Granted, the above is not necessarily a pure example of the genre, but I have a fondness for 트로트 (trot) music. Trot music is basically the earliest form of Korean pop music that started to appear during the Japanese occupation (1890-1945) and continued in some flavor or another well into the 1980s. It tends to be a little campy and relies on incredibly simple melody, but is just mesmerizing. This is especially true when I was sitting on the bus during my daily commute in my Seoul days (1998-2006).
Think Nancy Sinatra and Petula Clark and Eartha Kitt all rolled into one.
Wikipedia has more information:
“Trot music has received criticism from nationalists, who allege that it derives from the Japanese music genre of enka, especially its scale. Defenders of trot, however, claim that it had begun to develop prior to the Japanese invasion, and simply developed in parallel with the Japanese style. The name itself derives from a shortening of “foxtrot”, a ballroom dance which influenced the characteristic simple beat of the genre.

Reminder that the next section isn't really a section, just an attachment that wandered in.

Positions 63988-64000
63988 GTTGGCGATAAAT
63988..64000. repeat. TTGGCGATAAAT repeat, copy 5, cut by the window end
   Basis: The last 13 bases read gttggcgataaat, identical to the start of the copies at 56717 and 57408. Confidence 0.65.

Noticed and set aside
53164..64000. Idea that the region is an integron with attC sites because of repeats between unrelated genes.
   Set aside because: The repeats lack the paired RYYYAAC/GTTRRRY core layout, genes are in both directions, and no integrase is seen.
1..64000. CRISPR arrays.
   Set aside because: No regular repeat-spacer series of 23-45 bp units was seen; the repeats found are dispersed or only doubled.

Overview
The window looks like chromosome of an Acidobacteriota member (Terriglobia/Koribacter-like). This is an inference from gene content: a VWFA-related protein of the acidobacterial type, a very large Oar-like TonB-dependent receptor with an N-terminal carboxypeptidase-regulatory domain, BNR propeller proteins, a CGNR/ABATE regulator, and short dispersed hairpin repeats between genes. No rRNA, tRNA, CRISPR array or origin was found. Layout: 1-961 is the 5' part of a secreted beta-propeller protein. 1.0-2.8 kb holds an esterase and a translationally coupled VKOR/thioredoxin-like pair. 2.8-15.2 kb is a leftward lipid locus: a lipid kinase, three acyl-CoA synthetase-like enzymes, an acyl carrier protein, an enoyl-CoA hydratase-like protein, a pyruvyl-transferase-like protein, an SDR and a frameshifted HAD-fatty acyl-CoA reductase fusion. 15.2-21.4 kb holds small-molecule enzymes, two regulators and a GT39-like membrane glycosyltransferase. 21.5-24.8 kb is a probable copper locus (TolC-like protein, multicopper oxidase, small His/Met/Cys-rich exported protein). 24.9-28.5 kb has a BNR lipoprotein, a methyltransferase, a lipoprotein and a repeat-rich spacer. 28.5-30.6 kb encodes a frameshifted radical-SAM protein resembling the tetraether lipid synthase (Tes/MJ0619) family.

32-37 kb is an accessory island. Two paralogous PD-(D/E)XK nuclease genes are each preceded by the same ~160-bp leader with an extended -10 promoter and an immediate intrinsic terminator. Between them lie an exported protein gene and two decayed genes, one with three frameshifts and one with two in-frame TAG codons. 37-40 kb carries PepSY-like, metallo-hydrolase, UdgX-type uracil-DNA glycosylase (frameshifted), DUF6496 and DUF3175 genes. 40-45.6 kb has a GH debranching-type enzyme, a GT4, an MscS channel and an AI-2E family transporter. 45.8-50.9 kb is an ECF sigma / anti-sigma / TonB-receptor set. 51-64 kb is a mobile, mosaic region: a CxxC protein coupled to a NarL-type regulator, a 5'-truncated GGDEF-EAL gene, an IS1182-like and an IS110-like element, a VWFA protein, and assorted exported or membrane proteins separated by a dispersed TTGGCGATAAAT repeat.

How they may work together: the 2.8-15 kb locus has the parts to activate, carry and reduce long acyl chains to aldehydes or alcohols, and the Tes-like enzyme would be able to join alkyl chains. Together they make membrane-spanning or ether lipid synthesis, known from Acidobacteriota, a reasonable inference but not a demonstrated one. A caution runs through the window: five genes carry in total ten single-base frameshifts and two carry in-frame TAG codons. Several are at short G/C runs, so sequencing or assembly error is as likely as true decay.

The popularity of trot music declined seriously in 1990s due to the great hit of “Hayeoga” by Seo Taiji and Boys. After that, dance music was the main stream of Korean pop music and trot was pushed into minor genre in Korean pop music scene.”
You can read the full Wikipedia article.
The video is of 윤복희 (Yoon Bok Hee), the closest thing that Korean music has to a diva. She is in a class by herself.